PMCCPMCCPMCC

Search tips
Search criteria 

Advanced

 
Logo of actafjournal home pagethis articleInternational Union of Crystallographysearchsubscribearticle submission
 
Acta Crystallogr Sect F Struct Biol Cryst Commun. May 1, 2007; 63(Pt 5): 409–411.
Published online Apr 14, 2007. doi:  10.1107/S1744309107016004
PMCID: PMC2335013
Purification, crystallization and preliminary crystallographic analysis of deoxyuridine triphosphate nucleotidohydrolase from Arabidopsis thaliana
Mamta Bajaja and Hideaki Moriyamab*
aSchool of Biological Sciences, University of Nebraska–Lincoln, Manter Hall, Lincoln, Nebraska 68588-0304, USA
bDepartment of Chemistry, e-Toxicology and Biotechnology, University of Nebraska–Lincoln, Hamilton Hall, Lincoln, Nebraska 68588-0304, USA
Correspondence e-mail: hmoriyama2/at/unl.edu
Received February 23, 2007; Accepted March 31, 2007.
The deoxyuridine triphosphate nucleotidohydrolase gene from Arabidopsis thaliana was expressed and the gene product was purified. Crystallization was performed by the hanging-drop vapour-diffusion method at 298 K using 2 M ammonium sulfate as the precipitant. X-ray diffraction data were collected to 2.2 Å resolution using Cu Kα radiation. The crystal belongs to the orthorhombic space group P212121, with unit-cell parameters a = 69.90, b = 70.86 Å, c = 75.55 Å. Assuming the presence of a trimer in the asymmetric unit, the solvent content was 30%, with a V M of 1.8 Å3 Da−1.
The ubiquitous enzyme deoxyuridine triphosphate nucleotidohydrolase (dUTPase; EC 3.6.1.23) catalyzes the hydrolysis of deoxyuridine triphosphate (dUTP) to deoxyuridine monophosphate (dUMP) and diphosphate (Mol et al., 1996 [triangle]). This is a housekeeping protein and its roles are to maintain a low dUTP level in order to avoid the incorporation of uracil into DNA (Kornberg & Baker, 1991 [triangle]) and to provide dUMP as a substrate for deoxythymidine triphosphate (dTTP) biosynthesis (Zhang et al., 2005 [triangle]).
The first structure of dUTPase solved was that from Escherichia coli (PDB code 1euw; Cedergren-Zeppezauer et al., 1992 [triangle]). Because of the clinical importance of the enzyme, further structures of dUTPases from human (1q5h; Mol et al., 1996 [triangle]), human pathogenic bacteria (1slh; Chan et al., 2004 [triangle]) and mammalian viruses (1dun, Dauter et al., 1999 [triangle]; 1f7d, Prasad et al., 2000 [triangle]) have also been reported. All these enzymes have the same homotrimeric structure and their optimum temperatures are around 310 K; they contain between 134 and 172 amino acids. The dUTPases from human parasitic protozoan tryp­anosome (PDB code 1ogk; Harkiolaki et al., 2004 [triangle]) and Campylobacter jejuni (1w2y; Moroz et al., 2004 [triangle]) are homodimers with 283 and 229 amino acids per monomer, respectively. An extreme optimum temperature is found for the dUTPase from the archaeon Methanococcus jannaschii; its optimum temperature is 343–368 K (Li et al., 2003 [triangle]). This enzyme has a hexameric structure and contains 204 amino acids (PDB code 1pkk; Huffman et al., 2003 [triangle]); it is bifunctional as a deoxycytidine triphosphate (dCTP) deaminase. In plants, although meristem-localized expression of dUTPase has been reported (Pri-Hadash et al., 1992 [triangle]), no crystal structure of dUTPase has been reported. The optimum growth temperature of the model plant Arabidopsis thaliana is 295 K (Gray et al., 1998 [triangle]). Therefore, we chose Arabidopsis dUTPase as a medium/lower-temperature model. The dUTPase from A. thaliana contains 166 amino-acid residues.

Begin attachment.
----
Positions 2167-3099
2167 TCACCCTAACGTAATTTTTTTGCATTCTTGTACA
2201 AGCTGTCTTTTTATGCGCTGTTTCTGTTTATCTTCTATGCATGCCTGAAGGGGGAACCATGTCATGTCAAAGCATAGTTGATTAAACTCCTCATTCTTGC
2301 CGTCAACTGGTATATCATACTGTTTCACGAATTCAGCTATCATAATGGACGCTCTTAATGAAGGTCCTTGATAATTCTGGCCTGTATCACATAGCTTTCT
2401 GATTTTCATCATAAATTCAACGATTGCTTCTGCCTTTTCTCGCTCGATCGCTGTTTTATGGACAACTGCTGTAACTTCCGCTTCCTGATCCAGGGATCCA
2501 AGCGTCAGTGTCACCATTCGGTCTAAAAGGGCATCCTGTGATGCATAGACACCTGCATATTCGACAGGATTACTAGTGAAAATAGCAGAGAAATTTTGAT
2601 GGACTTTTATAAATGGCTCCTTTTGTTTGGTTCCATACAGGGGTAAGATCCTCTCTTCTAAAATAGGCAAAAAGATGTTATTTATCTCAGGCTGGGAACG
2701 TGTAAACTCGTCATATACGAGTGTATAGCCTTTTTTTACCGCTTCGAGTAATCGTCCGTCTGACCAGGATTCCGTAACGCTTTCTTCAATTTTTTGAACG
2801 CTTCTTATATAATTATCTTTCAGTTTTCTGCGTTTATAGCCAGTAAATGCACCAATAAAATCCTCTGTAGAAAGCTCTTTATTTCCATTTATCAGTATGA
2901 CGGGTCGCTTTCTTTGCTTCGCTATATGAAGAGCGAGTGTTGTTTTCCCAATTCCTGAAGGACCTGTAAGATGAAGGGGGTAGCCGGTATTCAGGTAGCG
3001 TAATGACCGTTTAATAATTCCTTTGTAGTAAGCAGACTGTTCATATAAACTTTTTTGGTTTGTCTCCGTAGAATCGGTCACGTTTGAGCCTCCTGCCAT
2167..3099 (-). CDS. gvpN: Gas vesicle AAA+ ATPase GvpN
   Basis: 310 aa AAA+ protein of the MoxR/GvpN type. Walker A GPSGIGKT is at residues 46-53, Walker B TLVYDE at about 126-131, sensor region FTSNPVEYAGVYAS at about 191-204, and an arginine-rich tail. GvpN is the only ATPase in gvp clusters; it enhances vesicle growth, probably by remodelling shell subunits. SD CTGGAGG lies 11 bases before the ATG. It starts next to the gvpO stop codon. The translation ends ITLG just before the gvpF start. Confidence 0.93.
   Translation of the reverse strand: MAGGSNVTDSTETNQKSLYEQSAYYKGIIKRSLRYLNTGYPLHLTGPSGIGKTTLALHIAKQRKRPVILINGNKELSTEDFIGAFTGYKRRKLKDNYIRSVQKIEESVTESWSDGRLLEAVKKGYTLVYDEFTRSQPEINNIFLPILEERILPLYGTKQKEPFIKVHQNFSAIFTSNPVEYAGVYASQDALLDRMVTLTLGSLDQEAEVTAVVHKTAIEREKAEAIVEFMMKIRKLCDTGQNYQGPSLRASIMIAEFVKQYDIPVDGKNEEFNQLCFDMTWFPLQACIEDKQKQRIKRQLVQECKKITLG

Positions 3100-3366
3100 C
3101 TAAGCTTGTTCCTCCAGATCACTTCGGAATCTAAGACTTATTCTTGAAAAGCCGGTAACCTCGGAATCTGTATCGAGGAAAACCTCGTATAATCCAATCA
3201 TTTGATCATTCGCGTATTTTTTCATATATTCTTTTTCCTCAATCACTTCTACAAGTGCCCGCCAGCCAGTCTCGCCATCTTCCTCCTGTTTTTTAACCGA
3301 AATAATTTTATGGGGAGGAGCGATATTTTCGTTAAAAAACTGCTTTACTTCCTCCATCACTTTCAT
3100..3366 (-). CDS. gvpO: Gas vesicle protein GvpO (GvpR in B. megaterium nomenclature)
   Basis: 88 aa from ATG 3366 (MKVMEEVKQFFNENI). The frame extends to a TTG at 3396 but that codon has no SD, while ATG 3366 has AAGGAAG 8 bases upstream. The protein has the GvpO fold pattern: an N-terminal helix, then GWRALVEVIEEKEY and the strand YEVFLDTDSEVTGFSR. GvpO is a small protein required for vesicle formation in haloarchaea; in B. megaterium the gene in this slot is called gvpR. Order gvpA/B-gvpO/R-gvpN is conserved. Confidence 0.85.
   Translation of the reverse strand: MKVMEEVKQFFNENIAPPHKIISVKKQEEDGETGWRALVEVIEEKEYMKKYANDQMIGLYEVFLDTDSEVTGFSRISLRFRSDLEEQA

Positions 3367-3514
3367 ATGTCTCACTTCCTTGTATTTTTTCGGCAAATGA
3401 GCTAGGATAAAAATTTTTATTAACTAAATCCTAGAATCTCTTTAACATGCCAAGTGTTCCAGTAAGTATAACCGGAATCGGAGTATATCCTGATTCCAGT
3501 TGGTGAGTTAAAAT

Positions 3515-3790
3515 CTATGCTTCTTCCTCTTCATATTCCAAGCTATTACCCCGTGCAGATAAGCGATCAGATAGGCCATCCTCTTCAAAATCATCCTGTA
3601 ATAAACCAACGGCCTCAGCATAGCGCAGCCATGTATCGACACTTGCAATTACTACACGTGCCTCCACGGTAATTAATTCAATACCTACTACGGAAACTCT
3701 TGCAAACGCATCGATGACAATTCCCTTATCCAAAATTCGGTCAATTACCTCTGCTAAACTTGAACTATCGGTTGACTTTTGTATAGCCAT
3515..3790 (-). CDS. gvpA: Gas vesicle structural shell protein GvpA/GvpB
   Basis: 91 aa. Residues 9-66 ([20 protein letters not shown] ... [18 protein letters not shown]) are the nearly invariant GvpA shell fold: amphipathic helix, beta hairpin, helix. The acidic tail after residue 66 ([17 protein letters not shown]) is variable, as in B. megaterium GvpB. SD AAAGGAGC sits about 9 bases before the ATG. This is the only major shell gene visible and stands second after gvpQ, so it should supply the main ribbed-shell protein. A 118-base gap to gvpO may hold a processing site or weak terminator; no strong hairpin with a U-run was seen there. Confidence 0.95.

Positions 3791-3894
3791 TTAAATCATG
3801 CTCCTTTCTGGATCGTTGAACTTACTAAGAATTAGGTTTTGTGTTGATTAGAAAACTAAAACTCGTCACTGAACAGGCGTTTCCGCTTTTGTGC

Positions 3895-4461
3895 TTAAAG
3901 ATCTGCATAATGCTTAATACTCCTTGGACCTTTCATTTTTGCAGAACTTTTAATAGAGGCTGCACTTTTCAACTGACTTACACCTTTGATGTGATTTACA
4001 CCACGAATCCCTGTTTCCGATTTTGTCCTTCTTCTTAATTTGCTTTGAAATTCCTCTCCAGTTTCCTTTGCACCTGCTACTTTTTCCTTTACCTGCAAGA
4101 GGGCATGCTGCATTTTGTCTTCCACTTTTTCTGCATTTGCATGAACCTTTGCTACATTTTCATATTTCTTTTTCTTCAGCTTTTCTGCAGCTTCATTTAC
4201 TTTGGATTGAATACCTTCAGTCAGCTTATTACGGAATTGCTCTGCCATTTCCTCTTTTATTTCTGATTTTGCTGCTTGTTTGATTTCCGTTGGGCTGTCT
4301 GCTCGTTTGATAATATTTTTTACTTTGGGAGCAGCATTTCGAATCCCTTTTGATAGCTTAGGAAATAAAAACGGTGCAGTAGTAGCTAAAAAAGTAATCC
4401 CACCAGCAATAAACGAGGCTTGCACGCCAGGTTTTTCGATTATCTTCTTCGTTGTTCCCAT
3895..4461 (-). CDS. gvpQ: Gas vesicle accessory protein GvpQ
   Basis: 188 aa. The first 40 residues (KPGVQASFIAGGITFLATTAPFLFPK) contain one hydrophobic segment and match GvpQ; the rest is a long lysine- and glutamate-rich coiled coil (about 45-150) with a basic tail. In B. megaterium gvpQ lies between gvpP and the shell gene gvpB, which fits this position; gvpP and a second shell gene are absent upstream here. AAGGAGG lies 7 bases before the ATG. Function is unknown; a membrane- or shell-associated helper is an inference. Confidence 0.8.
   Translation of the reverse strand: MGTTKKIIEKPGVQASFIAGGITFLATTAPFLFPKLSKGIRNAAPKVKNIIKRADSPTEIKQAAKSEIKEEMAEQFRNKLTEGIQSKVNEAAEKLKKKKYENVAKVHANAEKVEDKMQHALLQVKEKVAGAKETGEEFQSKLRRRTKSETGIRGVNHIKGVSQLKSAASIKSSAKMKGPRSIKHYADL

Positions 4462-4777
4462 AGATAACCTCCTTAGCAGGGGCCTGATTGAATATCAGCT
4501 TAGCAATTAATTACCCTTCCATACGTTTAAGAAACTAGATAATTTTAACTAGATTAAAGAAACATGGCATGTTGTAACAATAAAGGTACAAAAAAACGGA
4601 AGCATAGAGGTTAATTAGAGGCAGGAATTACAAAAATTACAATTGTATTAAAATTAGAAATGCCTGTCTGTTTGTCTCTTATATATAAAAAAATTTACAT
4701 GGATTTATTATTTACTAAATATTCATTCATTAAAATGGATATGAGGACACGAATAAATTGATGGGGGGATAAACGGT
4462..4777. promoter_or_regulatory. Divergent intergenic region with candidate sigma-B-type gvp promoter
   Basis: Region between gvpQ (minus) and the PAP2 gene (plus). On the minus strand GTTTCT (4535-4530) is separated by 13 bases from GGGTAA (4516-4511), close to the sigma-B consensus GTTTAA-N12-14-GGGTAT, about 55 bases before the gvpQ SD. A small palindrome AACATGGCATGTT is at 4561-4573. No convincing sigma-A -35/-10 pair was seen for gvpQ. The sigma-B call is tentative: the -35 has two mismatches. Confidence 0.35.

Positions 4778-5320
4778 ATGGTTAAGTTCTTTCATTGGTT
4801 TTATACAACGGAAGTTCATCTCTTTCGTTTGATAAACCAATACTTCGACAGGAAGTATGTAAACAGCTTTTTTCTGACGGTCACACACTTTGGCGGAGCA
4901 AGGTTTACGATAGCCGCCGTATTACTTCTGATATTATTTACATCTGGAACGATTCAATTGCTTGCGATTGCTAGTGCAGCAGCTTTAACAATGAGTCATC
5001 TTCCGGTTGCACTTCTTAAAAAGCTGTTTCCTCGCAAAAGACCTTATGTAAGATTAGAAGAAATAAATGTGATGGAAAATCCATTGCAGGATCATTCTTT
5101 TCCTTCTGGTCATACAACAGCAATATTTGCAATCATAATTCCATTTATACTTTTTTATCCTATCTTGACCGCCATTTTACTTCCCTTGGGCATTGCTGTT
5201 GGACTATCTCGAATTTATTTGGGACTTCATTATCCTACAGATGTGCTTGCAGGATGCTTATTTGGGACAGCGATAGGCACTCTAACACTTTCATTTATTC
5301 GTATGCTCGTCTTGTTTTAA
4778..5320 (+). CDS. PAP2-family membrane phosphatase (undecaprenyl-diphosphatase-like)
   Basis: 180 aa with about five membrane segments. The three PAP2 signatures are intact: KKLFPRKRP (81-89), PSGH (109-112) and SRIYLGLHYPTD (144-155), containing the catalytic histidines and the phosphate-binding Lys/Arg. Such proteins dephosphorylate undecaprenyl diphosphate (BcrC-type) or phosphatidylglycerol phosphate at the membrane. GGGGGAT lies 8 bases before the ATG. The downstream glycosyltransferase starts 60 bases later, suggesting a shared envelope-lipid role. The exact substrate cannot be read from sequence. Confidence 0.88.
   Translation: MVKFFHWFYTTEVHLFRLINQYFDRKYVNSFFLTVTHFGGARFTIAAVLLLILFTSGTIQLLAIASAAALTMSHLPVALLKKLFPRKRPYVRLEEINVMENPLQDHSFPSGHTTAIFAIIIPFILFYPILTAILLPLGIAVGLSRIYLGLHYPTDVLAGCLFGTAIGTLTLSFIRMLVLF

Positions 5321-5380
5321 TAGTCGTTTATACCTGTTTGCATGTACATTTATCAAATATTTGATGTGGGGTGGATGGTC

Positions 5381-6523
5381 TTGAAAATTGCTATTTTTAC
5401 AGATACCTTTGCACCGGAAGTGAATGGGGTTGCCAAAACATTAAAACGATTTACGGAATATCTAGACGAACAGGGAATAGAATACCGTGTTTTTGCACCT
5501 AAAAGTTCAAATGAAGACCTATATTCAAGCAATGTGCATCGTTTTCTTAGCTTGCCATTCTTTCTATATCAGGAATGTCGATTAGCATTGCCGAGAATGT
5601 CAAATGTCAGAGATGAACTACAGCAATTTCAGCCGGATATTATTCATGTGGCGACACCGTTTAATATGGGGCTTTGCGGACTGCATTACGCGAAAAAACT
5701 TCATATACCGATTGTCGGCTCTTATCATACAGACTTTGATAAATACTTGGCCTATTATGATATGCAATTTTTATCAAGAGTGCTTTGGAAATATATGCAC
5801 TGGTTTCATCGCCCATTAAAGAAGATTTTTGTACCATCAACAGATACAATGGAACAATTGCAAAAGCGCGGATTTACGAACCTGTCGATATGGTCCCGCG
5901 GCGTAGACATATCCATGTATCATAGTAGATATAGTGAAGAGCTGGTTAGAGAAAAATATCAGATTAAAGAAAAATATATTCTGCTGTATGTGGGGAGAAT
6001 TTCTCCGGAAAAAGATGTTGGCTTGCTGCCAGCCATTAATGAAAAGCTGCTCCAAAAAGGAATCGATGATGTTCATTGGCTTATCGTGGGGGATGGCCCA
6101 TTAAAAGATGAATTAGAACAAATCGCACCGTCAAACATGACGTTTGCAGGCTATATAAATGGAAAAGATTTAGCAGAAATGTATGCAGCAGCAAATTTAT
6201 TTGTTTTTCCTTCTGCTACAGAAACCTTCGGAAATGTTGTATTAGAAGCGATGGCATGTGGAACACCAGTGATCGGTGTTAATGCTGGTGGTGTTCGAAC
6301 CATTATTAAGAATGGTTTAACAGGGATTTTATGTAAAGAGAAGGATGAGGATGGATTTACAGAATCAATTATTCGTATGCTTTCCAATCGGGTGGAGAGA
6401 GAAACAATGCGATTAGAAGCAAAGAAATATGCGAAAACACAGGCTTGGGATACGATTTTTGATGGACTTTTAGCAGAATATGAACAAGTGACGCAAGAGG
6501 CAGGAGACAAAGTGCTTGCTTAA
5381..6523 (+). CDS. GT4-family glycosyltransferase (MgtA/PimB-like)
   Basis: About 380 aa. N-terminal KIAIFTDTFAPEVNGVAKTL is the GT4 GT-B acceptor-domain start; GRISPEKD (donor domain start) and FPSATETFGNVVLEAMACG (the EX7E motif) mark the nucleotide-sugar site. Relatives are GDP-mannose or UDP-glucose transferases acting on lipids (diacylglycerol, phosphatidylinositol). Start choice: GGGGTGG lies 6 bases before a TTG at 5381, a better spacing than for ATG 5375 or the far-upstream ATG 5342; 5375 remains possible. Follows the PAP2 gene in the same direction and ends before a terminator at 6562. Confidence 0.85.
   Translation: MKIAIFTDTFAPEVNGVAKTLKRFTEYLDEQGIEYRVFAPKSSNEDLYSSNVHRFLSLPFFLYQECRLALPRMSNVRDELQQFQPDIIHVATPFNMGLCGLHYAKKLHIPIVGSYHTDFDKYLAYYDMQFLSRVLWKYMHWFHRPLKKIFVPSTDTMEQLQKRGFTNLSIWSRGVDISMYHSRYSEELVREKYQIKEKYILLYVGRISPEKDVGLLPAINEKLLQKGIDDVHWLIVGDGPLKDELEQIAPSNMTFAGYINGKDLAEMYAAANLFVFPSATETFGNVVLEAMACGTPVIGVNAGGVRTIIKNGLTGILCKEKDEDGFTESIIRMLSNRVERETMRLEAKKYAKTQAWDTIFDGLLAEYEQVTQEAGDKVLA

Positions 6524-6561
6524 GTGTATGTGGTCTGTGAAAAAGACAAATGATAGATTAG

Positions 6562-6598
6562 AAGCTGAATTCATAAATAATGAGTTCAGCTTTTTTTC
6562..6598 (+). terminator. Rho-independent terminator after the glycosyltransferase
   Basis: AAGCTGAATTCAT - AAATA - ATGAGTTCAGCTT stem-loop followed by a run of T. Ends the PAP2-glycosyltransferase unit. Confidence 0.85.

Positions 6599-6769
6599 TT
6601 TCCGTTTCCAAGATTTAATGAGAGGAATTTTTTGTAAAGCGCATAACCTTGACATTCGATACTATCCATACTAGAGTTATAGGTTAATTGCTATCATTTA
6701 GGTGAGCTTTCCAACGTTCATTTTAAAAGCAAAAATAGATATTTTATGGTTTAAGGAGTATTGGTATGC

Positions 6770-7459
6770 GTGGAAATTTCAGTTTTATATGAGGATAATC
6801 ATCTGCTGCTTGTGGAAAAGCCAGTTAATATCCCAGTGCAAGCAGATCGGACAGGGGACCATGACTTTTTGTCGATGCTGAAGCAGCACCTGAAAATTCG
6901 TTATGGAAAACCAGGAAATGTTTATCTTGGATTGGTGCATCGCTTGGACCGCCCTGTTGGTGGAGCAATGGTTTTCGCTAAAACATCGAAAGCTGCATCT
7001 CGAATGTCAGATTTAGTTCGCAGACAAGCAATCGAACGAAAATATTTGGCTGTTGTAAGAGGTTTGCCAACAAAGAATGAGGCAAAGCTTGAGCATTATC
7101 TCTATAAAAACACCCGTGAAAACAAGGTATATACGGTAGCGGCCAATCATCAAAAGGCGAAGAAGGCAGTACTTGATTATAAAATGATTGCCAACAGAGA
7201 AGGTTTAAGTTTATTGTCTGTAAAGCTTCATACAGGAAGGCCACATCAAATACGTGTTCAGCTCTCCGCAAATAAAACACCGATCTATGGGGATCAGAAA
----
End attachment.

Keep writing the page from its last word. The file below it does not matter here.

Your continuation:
The dUTPase cDNA from A. thaliana was cloned in the Escherichia coli vector pUNI51 and was obtained from the Arabidopsis Bio­logical Resource Center, Ohio State University (Rhee et al., 2003 [triangle]). The dUTPase gene was amplified by PCR using the following oligonucleotide primers: forward primer 5′-AAAACATATG­GCTTGCGTAAACGAACC-3′ and reverse primer 5′-AAAACTCGAGTTAGACACCAGTAGAACCAAAACCAC-3′. The forward and reverse primers contained NdeI and XhoI restriction sites, respectively. The PCR products were purified from 1.2%(w/v) agarose gels using a QIAquick gel-extraction kit (Qiagen, Valencia, CA, USA). After PCR amplification and purification, the fragments were digested by NdeI and XhoI and inserted into the corresponding sites of the pET15b vector (Novagen, San Diego, CA, USA).